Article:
Around the year 1600, Muso Gonnosuke was one of the most well known samurai in Japan.  He had studied the bo (staff), yari (spear), and naginata (halberd) from the Kashima Ryu school, and he was reputed to be the best in Japan with the 6′ staff. At this time, the most famous samurai in Japan was the swordsman, Miyamoto Musashi, famous for his 2 sword technique and also for authoring The Book of 5 Rings.  In order to determine who was better, a match between the two masters was arranged.  Unfortunately, Gonnonsuke’s 6′ staff was no match for  Musashi’s 2 sword technique, and Musashi was the winner.

Samurai fighting with a Jo

Dejected by the defeat, Gonnosuke retreated to the Kamadojinja Shrine on Mt. Houman in Kyushu.  There, he meditated and practiced obsessively  in order to find a way of defeating Musashi. One night, Gonnosuke had a dream in which a child gave him the knowledge of  how to fight with a 4′ staff.  Taking this dream as his inspiration, Gonnosuke combined the slashing movements of the naginata, the thrusting movements of the spear, and the grip of the sword to create a new weapon known as the jo.  The 4′ jo , being considerably shorter than the 6′ bo, allowed Gonnonosuke to move inside of Musashi’s sword strikes,  block more effectively, and attack the body with more power.  The shorter length also allowed for lightning fast transitions from one grip to another, allowing Gonnonosuke to quickly attack or defend with either end of the weapon.
Eventually, Gonnosuke felt confident in his newly developed art and challenged Musashi to another match.  This time it was Gonnosuke who was victorious. This was the only time in Musashi’s career that he was defeated.  Gonnosuke’s reputation was greatly enhanced by this victory, and he began teaching the art of Jo-Do throughout Japan, naming his school Shindo Muso Ryu.  Throughout the next several hundred years Gonnosuke’s art continued to grow and develop. During this time the basic techniques and kata were refined. Over the centuries several other styles branched off from the original and some jo techniques were included in the curriculum of  various Aikido, Ju Jitsu, and even Kobudo schools.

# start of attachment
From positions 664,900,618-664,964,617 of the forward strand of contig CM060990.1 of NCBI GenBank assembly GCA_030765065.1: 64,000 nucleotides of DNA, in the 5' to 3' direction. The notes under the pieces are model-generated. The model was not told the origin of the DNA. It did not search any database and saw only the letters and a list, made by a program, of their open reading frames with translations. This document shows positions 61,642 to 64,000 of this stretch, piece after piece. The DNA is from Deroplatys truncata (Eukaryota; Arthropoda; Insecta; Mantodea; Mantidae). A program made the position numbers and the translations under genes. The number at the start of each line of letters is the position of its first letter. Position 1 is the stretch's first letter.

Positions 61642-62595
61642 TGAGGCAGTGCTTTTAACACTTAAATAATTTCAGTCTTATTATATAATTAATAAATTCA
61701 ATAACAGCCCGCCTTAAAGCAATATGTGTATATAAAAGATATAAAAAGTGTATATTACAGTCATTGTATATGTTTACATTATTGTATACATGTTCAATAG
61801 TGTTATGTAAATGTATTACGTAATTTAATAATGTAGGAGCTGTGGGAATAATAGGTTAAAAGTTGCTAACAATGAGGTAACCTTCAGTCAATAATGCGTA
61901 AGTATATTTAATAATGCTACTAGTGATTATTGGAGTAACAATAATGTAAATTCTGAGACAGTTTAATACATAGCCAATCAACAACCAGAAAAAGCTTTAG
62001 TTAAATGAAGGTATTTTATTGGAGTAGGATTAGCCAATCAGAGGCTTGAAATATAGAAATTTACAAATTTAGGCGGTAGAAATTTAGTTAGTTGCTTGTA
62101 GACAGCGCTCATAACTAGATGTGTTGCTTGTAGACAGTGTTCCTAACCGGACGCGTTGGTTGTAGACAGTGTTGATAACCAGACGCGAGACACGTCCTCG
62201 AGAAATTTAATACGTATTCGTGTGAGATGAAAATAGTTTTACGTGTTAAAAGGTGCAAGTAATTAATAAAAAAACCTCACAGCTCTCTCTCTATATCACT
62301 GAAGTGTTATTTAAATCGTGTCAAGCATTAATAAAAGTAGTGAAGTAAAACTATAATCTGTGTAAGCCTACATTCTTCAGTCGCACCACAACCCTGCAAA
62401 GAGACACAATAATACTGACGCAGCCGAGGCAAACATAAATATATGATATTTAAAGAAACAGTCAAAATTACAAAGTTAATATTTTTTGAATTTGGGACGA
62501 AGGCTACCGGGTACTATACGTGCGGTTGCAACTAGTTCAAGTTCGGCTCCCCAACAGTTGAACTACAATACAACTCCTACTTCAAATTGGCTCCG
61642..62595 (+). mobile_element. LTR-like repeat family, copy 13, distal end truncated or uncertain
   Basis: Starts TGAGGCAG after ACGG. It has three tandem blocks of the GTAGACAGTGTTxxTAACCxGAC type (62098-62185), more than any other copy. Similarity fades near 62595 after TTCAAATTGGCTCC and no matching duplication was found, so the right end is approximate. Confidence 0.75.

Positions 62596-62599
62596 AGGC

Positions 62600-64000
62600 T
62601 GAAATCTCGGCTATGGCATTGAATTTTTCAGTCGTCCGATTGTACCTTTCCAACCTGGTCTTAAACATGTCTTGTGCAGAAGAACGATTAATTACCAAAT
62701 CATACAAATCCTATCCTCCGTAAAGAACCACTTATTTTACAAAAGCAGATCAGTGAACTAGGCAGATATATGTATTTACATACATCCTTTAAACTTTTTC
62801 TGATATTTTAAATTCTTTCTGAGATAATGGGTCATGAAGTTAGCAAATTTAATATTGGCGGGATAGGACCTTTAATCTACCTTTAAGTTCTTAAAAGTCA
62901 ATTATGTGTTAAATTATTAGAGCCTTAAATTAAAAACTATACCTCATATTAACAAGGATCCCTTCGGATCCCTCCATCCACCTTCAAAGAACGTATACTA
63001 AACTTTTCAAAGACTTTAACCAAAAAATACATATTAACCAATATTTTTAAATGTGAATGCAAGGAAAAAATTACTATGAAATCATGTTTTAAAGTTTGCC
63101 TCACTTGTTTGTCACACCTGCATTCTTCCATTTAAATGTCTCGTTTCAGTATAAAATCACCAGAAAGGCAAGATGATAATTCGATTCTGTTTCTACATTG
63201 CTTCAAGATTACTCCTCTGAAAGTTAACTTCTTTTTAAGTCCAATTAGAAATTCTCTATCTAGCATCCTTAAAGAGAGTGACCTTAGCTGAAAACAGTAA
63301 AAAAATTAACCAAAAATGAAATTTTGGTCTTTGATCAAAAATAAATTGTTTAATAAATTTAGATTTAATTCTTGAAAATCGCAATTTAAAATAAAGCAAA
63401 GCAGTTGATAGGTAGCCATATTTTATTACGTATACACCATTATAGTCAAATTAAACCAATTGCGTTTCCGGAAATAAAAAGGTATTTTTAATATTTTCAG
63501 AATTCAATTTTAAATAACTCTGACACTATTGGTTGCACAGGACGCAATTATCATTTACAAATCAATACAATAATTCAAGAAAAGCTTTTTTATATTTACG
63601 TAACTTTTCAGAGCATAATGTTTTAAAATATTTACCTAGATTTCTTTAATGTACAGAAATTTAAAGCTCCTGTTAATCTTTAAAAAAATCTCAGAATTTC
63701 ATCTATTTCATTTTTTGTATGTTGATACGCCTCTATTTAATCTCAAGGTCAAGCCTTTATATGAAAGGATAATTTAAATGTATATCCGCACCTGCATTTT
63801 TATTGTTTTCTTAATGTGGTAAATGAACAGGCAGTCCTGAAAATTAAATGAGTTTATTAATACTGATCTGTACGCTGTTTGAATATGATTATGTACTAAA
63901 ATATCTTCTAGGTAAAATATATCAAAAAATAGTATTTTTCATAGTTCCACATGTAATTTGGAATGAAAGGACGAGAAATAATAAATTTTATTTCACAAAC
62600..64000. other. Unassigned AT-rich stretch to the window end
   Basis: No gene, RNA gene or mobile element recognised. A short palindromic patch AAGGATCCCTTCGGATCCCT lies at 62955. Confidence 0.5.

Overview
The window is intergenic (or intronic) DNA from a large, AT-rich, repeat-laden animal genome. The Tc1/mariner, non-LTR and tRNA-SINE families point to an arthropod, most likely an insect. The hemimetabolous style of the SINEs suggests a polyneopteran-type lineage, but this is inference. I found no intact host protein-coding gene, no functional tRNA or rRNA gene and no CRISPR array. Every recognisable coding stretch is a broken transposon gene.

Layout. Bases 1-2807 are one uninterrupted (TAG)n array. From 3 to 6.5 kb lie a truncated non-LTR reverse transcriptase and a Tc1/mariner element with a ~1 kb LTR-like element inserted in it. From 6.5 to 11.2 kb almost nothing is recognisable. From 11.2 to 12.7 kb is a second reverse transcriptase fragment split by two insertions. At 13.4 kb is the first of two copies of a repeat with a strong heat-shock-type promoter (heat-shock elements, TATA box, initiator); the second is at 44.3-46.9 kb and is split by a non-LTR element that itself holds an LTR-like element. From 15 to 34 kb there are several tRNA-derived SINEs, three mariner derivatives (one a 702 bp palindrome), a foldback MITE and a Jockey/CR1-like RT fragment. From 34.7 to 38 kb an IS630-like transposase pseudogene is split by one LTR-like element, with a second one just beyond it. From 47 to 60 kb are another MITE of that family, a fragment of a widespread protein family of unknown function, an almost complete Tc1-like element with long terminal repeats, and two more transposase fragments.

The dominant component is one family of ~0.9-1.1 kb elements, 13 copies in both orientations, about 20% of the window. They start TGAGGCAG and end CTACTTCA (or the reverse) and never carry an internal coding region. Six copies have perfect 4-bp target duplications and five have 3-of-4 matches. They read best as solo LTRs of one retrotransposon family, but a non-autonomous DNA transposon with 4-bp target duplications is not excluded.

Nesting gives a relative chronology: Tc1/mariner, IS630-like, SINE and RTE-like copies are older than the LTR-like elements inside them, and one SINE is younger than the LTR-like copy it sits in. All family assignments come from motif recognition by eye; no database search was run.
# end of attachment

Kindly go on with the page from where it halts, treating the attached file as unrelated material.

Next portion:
Modern Era:
In Japan, the Zen Nippon Kendo Renmai, (All Japan Kendo Federation) is responsible for overseeing three separate arts: Kendo, Iado, and Jo-Do.  Each art has its own separate ranking system and different teachers overseeing it.  Jo-Do was officially included in this organization in 1956.  At that time there were no single standard set of performance requirements, and each style or school would follow its own traditions.  In 1963, a committee of 15 Jo-Do masters was commissioned to compile a set of standardized kata and exercises. This committee faced the daunting task of going through almost 400 years of history, analyzing all of the Shindo Muso Ryu kata, and as well as the numerous variations in the various branches of this art.  In 1968 the committee had completed its work and introduced the 12 fundamentals known as the Kihon Dosa  (Basic Exercises), 12  Soutai Dosa (Partner Exercises), and 12 Seite Kata (Standard Forms).  These are the three groups are the basis of modern Jo-Do.

Ranks, Reviews, and Promotions

Kosho Instructor, Nate England, prepares for a promotion test in Japan.

Kosho Members attend a seminar and promotion in Canada

The Kihon Dousa (basic exercises), Soutai Dousa (partner exercises), and Seitei Kata (standard forms) are the foundation of modern Jo-Do, and comprise the majority of the art taught in Japan today. While the majority of Jo-Do practitioners only practice these fundamentals, there are others who wish to deepen their knowledge and continue training in the art. These dedicated students can further their training by learning the older, original kata of Shindo Muso Ryu,  known as the Koryu Kata.  These older forms date back from the time of Muso Gonnosuke and the days of the samurai when actual conflicts and defending one’s life against a sword-wielding attacker was a reality of life.  Though similar to modern Jo-Do, they contain many details and nuance that were preserved from this violent era and are not worked in typical training.  These techniques are only taught to advanced students.